Dee Lusby phoned this morning, to say that Ed has had a terrible fall and a stroke.  He is near death and on life support.  They are in the middle of extracting their first 100 barrel crop in many years, and she is torn between caring for him personally and doing the field work.  They do have some help, but only Lusbys themselves can access some of the distant desert yards that are back in ranches, locked by the INS and ranchers against interlopers.  We'll pray for a miracle and trust that Lusbys many good friends will close ranks to help them through. On the right is a picture of Ed, Dee, Joe Meijer, and Lee, a neighbour from New Mexico standing in one of their yards, with Mount Kidd in the background. See also Jan 2002

Friday 4 July 2003
One Year ago | Two years ago | Three Years ago | Forum | Sale | Write me

This was another one of those odd, 'retired' days.  With sales on hold, I have little to do.  Dennis phoned to say that he was feeling groggy, and I told him to call if he was better later, otherwise to come in tomorrow when we would have cells.  He called in the afternoon and said he was still feeling a bit off.

Jean and Chris and the new baby, Mckenzie came this afternoon to visit, and Meijers came over for supper as well.  We barbequed hamburgers, lit a bonfire, and sat around outside until dusk.  After supper, Krystal and Emma dropped in to say hello and see the new baby.

of the Day

New Cuisine Wins Rave Reviews From Honey Bees

Today : A mix of sun and cloud. Wind northwest 20 km/h. High 23. UV index 7 or high. / Tonight : A few clouds. Increasing cloudiness overnight. Wind northwest 20 km/h becoming light this evening. Low 11. / Normals for the period : Low 9. High 23.

Saturday 5 July 2003
One Year ago | Two years ago | Three Years ago | Forum | Sale | Write me

We awoke to the sound of a good, soaking rain.  Perfect.  I had just been noticing, yesterday, that things were beginning to look dry, so I hope we get an inch or two.

From a frequent contributor in the Mid-West US (Shown a few days back)

Went to the south end of of system yesterday & found no surprises. I was fearful that all had burned off for now in those yards & I was right. The bees have done nothing in the last 15 days.

Brian went north to the farm with his fingers crossed after looking at those yards yesterday. One of our neighbors had called him the other nite at work to tell him that he was quite pleased as to what he found in many of his yards as the bees had really started to bring it in. Went up to North to check a yard in the city near the river & was very pleased as to what they had done in the last 15 days. Even the bees here in your posted picture will need another box today.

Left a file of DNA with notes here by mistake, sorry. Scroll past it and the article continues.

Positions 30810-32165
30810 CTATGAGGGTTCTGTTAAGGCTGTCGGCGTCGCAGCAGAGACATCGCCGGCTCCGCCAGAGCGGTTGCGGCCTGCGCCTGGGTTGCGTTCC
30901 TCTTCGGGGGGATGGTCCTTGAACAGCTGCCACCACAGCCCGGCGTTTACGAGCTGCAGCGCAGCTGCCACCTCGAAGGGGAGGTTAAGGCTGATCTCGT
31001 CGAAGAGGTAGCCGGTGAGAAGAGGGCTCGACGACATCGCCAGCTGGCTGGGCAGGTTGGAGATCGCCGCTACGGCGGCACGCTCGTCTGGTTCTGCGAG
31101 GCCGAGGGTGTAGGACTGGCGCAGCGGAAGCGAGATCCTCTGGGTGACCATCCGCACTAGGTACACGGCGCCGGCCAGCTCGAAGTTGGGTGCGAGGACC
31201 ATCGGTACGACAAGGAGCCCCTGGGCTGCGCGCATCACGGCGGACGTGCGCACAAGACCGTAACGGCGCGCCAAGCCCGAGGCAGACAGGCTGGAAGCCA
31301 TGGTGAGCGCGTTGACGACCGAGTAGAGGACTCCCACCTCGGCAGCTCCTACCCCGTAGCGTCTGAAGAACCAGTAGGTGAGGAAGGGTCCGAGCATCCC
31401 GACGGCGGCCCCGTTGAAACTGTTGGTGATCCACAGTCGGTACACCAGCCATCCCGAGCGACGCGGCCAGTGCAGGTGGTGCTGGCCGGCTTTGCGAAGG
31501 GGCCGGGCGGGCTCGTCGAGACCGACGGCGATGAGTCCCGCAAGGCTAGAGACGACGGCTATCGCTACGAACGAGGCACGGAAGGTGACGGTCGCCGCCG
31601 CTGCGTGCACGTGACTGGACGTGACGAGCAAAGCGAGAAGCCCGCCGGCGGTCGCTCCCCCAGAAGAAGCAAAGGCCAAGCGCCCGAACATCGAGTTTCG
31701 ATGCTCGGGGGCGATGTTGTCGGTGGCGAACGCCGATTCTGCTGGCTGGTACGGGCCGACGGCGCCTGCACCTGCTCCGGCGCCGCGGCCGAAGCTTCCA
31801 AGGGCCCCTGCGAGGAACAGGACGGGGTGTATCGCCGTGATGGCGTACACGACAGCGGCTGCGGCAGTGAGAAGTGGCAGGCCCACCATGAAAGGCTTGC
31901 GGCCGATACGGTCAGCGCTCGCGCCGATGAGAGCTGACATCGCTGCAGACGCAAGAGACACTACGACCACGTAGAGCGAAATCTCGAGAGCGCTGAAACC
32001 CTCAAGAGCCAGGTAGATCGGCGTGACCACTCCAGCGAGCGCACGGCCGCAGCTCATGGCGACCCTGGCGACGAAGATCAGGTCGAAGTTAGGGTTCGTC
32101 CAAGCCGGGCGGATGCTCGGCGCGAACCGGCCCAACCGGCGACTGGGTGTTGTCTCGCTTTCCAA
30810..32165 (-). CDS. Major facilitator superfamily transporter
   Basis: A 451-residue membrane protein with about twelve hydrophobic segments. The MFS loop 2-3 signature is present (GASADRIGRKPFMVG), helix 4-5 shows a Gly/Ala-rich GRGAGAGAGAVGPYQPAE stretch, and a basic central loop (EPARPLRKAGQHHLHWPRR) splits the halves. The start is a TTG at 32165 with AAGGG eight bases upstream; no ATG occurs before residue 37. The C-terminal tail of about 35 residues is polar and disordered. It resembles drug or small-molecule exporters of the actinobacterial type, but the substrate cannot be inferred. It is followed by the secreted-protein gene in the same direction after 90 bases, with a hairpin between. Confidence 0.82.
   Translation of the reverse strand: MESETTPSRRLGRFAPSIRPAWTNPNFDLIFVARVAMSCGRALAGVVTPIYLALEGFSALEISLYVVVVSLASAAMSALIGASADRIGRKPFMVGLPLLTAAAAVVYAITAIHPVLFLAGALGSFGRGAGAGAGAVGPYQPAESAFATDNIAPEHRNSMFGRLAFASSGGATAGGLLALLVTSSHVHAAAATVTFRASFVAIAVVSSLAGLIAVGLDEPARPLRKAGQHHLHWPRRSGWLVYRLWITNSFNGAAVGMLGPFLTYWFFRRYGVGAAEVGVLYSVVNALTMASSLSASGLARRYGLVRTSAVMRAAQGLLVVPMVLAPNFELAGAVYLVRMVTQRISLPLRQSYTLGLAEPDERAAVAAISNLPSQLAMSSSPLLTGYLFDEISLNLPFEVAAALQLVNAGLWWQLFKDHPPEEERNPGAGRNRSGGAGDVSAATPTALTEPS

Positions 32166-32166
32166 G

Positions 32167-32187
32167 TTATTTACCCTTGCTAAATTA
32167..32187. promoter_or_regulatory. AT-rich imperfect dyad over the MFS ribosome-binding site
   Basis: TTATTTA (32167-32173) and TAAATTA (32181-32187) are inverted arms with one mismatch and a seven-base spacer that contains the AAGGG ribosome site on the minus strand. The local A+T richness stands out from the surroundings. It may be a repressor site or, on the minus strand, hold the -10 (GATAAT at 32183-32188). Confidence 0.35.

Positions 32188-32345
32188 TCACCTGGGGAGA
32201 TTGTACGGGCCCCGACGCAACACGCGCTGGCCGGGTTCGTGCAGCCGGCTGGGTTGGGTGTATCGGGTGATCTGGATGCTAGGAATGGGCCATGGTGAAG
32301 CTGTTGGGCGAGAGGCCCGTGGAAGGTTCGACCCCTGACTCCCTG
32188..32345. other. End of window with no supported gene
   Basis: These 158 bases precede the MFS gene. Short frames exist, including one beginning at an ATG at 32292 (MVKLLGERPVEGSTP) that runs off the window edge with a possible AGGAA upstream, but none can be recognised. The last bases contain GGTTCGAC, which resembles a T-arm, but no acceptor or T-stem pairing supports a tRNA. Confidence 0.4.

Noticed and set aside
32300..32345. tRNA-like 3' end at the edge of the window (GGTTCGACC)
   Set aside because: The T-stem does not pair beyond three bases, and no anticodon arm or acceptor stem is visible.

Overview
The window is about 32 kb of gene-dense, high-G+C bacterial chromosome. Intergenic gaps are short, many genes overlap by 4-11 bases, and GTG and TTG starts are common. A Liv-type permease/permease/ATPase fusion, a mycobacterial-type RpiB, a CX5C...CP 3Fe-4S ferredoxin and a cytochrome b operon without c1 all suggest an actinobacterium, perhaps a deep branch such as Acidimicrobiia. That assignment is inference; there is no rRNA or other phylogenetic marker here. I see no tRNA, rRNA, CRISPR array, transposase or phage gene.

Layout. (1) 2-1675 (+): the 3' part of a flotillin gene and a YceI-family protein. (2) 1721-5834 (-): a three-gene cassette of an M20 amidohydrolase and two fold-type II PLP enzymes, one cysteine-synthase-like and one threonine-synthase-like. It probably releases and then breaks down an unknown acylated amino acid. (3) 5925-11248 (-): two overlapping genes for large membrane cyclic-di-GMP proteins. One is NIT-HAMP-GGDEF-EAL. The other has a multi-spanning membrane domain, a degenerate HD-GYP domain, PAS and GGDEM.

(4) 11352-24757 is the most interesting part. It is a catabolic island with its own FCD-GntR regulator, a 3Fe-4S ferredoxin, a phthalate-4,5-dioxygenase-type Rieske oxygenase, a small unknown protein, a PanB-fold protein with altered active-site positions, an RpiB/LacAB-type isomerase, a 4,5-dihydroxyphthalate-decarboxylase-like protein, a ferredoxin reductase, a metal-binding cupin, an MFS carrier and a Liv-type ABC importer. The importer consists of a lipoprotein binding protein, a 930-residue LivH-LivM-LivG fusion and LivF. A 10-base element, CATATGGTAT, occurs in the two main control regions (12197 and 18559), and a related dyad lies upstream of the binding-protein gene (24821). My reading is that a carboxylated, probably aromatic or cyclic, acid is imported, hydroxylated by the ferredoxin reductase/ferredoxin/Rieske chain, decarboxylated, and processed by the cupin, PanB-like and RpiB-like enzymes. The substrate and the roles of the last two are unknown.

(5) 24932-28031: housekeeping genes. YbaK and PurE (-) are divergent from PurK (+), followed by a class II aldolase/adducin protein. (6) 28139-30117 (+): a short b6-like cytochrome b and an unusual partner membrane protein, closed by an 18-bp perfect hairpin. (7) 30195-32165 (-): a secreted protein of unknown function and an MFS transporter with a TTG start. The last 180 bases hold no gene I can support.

Knowing we would have cells to put in, Dennis showed up for work, even though it was raining heavily.  He picked up a few tools that were outside, then went home to wait until the rain stopped.  Richard and Merilee came by around eleven to visit.  They are moving from Austin, Texas to Norway, and stopped to visit Alberta friends on the way.

Around two, I called Dennis, and he came back, went out and put in the cells.  I spent an hour or two with Chris, getting the camper ready for them to borrow, and then Dennis returned, having finished, but reporting heavy overcharging on the truck.  We traced the problem to a voltage regulator and Dennis found one on the old Thunderbird out back that we have not managed to haul to the wreckers yet.  It seems that Ford diesels use the same alternator as a 79 T'bird with air conditioning.  These alternators are a tough and indestructible unit, and we wound up putting them on our Ford gas trucks too, after we burned out several original equipment units at $200 each.

By then Bill and Fen and Lorilee came along, pulling a boat that they are giving to Chris. It's a Crossbow, in pretty good shape.  It needs a little TLC, but could go into the water anytime without much prep.  Chris left, we had supper and that was another day.  I actually felt retired for a while now and then during the day.

Today : Showers. Risk of a thunderstorm. Wind becoming northwest 20 km/h in the afternoon. High 17. UV index 2 or low.
Tonight : Cloudy periods. 30 percent chance of evening showers or thunderstorms. Wind northwest 30 km/h diminishing. Low 6.
Normals for the period : Low 9. High 23.

Sunday 6 July 2003
One Year ago | Two years ago | Three Years ago | Forum | Sale | Write me

I drove to Calgary in the afternoon, bought trailer hitches for the boat, and took in the Stampede. It is still a great show.  I watched the Rangeland Derby and left before the infield show and fireworks. It was a cool day, with a north wind in the evening.  I can recall years when we wore ski jackets to the Stampede, but this was mostly T-shirt weather during the day.

Sunday : Sunny with cloudy periods. Wind north 20 km/h. High 20.
Monday 7 July 2003
One Year ago | Two years ago | Three Years ago | Forum | Sale | Write me

Today was our tentative departure day for a trip East, but, so far, we are nowhere near leaving.  I visited the accountant and now the books are done for last year.